Tate Modern London’s other Tate focuses on modern art in all its wonderful permutations.

BALTIC Newcastle’s very own ‘Tate of the North’, with work by some of contemporary art’s biggest show-stoppers.

National Museum Cardiff An excellent collection of Welsh artists, plus works by Monet, Renoir, Matisse, Van Gogh, Francis Bacon and David Hockney.

Kelvingrove Art Gallery & Museum A national landmark in Glasgow – great collection, and a cracking spot to learn about Scottish art.

Yorkshire Sculpture Park England’s biggest outdoor sculpture collection, dominated by the works of Henry Moore and Barbara Hepworth.

Barber Institute of Fine Arts With works by Rubens, Turner and Picasso, this Birmingham gallery is no lightweight.

V&A Dundee Brand new gallery dedicated to the best of Scottish and international art and design.

Industrial Heritage

Ironbridge The crucible of the Industrial Revolution, where 10 museums for the price of one give fascinating insights.

Blaenavon A World Heritage Site of well-preserved ironworks and the fascinating Big Pit coal mine.

Kelham Island Museum A testament to Sheffield’s steel-town heritage, anchored by the massive River Don steam engine.

New Lanark Once the largest cotton-spinning complex in Britain and a testament to enlightened capitalism.

National Railway Museum A cathedral to Britain’s great days of steam; for railway fans of all ages it’s the perfect place to go loco.

Brunel’s SS Great Britain Isambard Kingdom Brunel’s flagship ocean-going steamer, restored and now proudly installed along Bristol’s harbourside.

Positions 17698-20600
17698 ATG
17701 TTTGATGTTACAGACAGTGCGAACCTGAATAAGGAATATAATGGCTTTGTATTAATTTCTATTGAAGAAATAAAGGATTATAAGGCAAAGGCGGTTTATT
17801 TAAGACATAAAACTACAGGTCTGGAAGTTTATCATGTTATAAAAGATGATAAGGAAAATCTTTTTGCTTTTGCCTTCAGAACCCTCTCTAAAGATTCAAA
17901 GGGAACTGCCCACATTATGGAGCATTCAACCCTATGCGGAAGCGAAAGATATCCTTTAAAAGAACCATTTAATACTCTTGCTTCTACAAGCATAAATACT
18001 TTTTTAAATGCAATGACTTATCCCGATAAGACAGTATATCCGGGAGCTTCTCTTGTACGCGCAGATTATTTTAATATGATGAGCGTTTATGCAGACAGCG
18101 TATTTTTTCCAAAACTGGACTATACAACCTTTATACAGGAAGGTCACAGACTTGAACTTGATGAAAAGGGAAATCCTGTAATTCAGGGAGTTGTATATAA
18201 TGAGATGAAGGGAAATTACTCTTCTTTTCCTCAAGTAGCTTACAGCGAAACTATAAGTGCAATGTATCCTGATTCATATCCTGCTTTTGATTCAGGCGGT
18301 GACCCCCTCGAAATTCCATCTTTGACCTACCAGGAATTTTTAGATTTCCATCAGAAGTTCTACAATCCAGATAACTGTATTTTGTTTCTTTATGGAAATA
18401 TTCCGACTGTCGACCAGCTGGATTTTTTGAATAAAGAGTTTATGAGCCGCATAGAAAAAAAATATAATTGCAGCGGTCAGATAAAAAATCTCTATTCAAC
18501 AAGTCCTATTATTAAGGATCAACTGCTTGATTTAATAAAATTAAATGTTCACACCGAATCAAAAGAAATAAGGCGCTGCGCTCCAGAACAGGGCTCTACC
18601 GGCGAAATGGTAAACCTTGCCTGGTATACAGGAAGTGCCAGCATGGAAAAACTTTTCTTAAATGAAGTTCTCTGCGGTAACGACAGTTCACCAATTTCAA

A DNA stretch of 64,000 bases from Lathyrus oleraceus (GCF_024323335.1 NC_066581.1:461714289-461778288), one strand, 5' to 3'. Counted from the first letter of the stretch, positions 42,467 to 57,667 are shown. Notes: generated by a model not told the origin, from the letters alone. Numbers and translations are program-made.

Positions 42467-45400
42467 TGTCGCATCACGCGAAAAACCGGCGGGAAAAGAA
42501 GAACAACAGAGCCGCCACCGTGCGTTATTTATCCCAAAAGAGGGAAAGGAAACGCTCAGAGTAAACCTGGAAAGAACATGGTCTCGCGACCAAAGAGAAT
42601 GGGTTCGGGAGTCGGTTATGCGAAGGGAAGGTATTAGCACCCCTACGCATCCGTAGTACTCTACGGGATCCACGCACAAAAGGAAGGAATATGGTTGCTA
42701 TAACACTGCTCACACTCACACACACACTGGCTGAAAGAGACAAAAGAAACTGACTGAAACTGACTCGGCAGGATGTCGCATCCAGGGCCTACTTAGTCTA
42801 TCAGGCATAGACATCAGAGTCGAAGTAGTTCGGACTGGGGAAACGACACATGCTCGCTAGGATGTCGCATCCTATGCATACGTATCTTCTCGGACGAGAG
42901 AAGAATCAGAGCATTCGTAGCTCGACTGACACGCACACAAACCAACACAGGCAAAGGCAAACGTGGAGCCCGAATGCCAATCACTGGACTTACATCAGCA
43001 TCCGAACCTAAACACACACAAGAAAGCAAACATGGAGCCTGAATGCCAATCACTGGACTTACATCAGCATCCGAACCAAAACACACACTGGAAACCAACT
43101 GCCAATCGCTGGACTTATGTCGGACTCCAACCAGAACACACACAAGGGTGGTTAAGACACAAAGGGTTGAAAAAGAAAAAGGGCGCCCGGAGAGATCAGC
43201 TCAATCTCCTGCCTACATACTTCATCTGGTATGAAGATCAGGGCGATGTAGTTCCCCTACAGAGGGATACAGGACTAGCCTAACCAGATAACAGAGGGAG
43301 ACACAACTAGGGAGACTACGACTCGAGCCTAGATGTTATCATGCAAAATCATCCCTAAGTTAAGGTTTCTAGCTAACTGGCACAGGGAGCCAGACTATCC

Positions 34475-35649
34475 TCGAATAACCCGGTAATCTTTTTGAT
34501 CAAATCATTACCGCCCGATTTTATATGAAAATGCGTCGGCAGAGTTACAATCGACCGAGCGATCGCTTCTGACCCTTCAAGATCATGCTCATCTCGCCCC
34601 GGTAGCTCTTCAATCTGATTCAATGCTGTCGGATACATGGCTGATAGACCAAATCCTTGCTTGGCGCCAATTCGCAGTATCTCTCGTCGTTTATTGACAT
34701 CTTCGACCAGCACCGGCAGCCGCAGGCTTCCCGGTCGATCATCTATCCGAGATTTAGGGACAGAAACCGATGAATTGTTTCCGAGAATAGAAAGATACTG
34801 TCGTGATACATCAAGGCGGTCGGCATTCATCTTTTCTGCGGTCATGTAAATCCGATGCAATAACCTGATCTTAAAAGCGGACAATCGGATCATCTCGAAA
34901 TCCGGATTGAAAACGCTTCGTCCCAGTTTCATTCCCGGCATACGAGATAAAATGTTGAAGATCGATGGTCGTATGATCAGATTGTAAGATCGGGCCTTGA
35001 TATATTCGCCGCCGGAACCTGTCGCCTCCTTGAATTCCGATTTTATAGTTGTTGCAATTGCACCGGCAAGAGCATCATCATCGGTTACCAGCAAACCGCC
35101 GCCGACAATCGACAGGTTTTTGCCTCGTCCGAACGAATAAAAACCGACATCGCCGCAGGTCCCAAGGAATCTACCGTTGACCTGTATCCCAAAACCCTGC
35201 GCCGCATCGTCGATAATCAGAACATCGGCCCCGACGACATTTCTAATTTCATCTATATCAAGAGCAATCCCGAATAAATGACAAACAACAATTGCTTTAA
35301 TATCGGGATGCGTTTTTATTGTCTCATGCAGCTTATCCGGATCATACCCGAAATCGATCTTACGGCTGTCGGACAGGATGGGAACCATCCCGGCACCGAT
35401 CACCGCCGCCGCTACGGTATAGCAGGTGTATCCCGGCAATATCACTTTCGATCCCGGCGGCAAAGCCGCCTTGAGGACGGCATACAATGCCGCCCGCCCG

Roman Remains

Roman Baths The city of Bath takes its name from these famous Roman remains – a complex of bathhouses around natural thermal waters.

Hadrian’s Wall Snaking coast-to-coast across lonely hills, this 2000-year-old fortified line once marked the northern limit of imperial Roman jurisdiction.

Yorkshire Museum York’s past as the Roman city of Eboracum is chronicled in fascinating detail.

Caerleon One of three legionary forts in Britain, with impressive remains of barracks, baths and an amphitheatre.

Corinium Museum Recounts the days when the sleepy Cotswold town of Cirencester was once Corinium, the second-largest Roman city in Britain.

Village Idylls

Lavenham A wonderful collection of exquisitely preserved medieval buildings virtually untouched since the 15th century.

Lacock Well-preserved medieval village, essentially free of modern development and – unsurprisingly – a frequent set for movies and TV period dramas.

Painswick Pretty as a painting, and one of many quintessentially English villages to be found in the Cotswolds.

Culross Scotland’s best-preserved 17th-century village, familiar to fans of TV’s Outlander as Cranesmuir.

Goathland One of Yorkshire’s most attractive villages, complete with village green and traditional steam railway station.

Mousehole Southwest England overflows with picturesque pint-sized ports, but this is one of the best.

Beddgelert A conservation village of rough grey stone buildings in the heart of Snowdonia National Park.

Arts & Music Festivals

Edinburgh International Festival The world’s biggest festival of art and culture. ’Nuff said.

Glastonbury Britain’s biggest and best-loved music festival.

Hay Festival A world-class celebration of all things literary at Britain’s bookshop capital.

Notting Hill Carnival London’s Caribbean community shows the city how to party.

Pride Gay and lesbian street parade through London culminating in a concert in Trafalgar Sq.

Latitude Festival An eclectic mix of music, literature, dance, drama and comedy, in a stunning Suffolk location.

Festival No 6 A three-day party amongst the fantastical follies of Portmeirion.

Hebridean Celtic Festival A feast of folk, rock and Celtic music held in the grounds of Stornoway’s Lews Castle.

Glastonbury Festival of Contemporary Performing Arts | DFP PHOTOGRAPHIC / SHUTTERSTOCK ©